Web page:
BITC’s response to David Lammy’s review into the treatment of BAME groups in the criminal justice system

The scale of the racial disparities highlighted by the Lammy review is shocking. For every 100 white men sentenced to custody after being convicted at a Crown Court, 112 black men go to jail, despite BAME people making up just 14 per cent of the total population.

There’s no doubt the reasons for this disproportionality are complex, and cannot be solely attributed to the criminal justice system. However, the impact of a criminal record, particularly on an individual’s future employment prospects, can be devastating. So, it’s vital we ensure all defendants are treated equally.

That’s why we welcome Lammy’s recommendations to address the racial disparity that already exists within the criminal justice system, as well as the measures to ensure that BAME people do not feel the consequences of this disparity for the rest of their lives.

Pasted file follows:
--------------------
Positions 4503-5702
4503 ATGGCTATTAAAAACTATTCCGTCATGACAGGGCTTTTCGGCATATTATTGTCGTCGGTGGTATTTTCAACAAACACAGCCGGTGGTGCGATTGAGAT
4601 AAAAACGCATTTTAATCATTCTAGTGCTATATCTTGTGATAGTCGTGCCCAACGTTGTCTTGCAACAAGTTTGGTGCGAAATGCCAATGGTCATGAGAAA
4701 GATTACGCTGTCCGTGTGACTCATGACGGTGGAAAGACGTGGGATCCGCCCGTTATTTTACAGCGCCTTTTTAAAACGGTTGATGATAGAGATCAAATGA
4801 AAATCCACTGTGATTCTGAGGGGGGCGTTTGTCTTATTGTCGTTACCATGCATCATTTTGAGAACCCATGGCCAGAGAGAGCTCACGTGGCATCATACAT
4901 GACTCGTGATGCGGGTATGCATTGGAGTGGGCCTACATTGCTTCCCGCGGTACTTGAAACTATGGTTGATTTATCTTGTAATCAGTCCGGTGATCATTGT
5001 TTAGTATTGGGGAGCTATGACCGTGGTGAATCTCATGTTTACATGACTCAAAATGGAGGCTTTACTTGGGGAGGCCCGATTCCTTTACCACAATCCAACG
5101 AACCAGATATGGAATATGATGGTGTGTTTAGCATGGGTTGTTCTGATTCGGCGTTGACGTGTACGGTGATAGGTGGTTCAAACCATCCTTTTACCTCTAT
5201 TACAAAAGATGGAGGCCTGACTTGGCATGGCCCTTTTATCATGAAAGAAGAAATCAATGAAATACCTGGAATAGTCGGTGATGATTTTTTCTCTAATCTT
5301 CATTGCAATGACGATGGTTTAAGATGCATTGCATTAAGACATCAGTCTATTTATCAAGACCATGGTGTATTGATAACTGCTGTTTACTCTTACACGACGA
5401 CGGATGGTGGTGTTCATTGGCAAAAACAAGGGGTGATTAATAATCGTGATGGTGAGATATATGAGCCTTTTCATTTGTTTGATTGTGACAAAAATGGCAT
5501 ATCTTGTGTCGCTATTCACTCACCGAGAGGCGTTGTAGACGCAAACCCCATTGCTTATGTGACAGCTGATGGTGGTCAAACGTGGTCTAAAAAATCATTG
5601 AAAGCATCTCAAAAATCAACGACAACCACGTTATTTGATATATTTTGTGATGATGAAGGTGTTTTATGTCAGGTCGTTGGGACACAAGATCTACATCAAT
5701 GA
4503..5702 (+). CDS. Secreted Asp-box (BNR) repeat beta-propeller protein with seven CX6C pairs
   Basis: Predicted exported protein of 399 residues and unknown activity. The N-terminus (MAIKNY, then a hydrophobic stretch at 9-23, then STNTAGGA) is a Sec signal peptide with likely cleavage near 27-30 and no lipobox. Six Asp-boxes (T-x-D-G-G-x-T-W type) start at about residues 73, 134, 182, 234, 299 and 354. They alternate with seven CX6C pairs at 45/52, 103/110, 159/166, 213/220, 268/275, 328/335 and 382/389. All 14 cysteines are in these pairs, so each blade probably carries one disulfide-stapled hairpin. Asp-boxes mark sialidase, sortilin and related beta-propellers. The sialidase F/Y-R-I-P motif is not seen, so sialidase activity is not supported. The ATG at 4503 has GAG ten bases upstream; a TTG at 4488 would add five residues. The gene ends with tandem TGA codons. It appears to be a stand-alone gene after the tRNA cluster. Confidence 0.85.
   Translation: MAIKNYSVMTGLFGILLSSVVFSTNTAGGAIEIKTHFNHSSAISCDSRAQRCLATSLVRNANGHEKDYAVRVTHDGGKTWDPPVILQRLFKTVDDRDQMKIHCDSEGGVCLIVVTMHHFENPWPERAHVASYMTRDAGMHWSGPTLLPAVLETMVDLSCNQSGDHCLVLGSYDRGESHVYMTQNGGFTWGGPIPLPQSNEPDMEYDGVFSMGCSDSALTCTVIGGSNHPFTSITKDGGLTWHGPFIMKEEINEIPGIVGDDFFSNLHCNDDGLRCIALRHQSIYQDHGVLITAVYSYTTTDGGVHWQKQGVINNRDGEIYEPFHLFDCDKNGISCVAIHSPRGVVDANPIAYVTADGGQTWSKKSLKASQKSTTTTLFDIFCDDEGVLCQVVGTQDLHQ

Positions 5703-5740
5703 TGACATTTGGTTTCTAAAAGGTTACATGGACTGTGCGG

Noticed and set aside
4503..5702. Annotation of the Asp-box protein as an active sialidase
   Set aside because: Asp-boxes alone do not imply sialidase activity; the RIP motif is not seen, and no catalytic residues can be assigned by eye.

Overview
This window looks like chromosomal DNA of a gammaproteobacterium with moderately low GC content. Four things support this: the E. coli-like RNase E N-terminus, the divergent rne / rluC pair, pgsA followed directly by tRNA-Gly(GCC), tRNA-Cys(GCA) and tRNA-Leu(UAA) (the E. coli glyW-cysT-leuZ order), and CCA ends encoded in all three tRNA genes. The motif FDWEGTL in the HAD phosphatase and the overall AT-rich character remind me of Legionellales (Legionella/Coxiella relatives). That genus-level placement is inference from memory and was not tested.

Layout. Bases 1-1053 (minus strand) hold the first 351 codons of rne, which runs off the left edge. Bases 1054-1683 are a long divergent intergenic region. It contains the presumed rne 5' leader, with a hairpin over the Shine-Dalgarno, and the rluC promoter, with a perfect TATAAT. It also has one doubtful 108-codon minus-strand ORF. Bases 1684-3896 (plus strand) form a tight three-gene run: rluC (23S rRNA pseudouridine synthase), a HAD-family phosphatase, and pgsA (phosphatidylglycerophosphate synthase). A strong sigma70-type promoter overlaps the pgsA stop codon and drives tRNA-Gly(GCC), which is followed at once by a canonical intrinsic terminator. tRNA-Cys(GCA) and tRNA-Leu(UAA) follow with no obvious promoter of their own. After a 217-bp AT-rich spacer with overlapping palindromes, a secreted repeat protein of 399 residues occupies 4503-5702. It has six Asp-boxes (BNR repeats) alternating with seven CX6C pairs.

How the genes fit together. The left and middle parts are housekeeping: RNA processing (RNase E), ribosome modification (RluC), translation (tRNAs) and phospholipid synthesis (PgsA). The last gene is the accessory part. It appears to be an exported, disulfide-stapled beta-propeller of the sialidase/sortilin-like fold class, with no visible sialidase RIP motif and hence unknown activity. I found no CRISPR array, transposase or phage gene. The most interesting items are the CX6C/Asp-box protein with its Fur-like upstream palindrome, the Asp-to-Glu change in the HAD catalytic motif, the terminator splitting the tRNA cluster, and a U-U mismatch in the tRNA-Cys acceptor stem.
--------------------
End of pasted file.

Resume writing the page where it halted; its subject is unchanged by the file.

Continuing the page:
Commenting on the report, Sandra Kerr OBE, Business in the Community’s Race Equality Director said:

Efforts to ensure greater representation of race and diversity across the judiciary, magistracy and prison system are critical to creating a fairer justice system.

We agree that “subjecting decision-making to scrutiny is the best way to deliver fair outcomes” and would suggest that increasing the diversity of the teams undertaking the scrutiny will further reduce chances of unconscious bias or group think influencing outcomes.”

Nicola Inge, Business in the Community’s Employment Campaign Manager added:

We also welcome efforts to improve the rehabilitation of BAME offenders, specifically the introduction of a new system where some ex-offenders can have their criminal records sealed.

Research shows that more than half of employers would not consider hiring an ex-offender. And yet having a job can reduce an individual’s chances of re-offending by up to 50 per cent – saving society up to £15 billion a year.

However, sealing some criminal records will not go far enough. Research we conducted earlier this year highlighted legal concerns that employers could be falling foul of indirect discrimination laws if they are not assessing candidates with convictions fairly.

A culture change is needed within UK plc to ensure qualified applicants with criminal records are treated fairly – and Ban the Box, asking employers to remove the tick box from recruitment forms, is a critical part of the solution.”

Find out how your business can Ban the Box.

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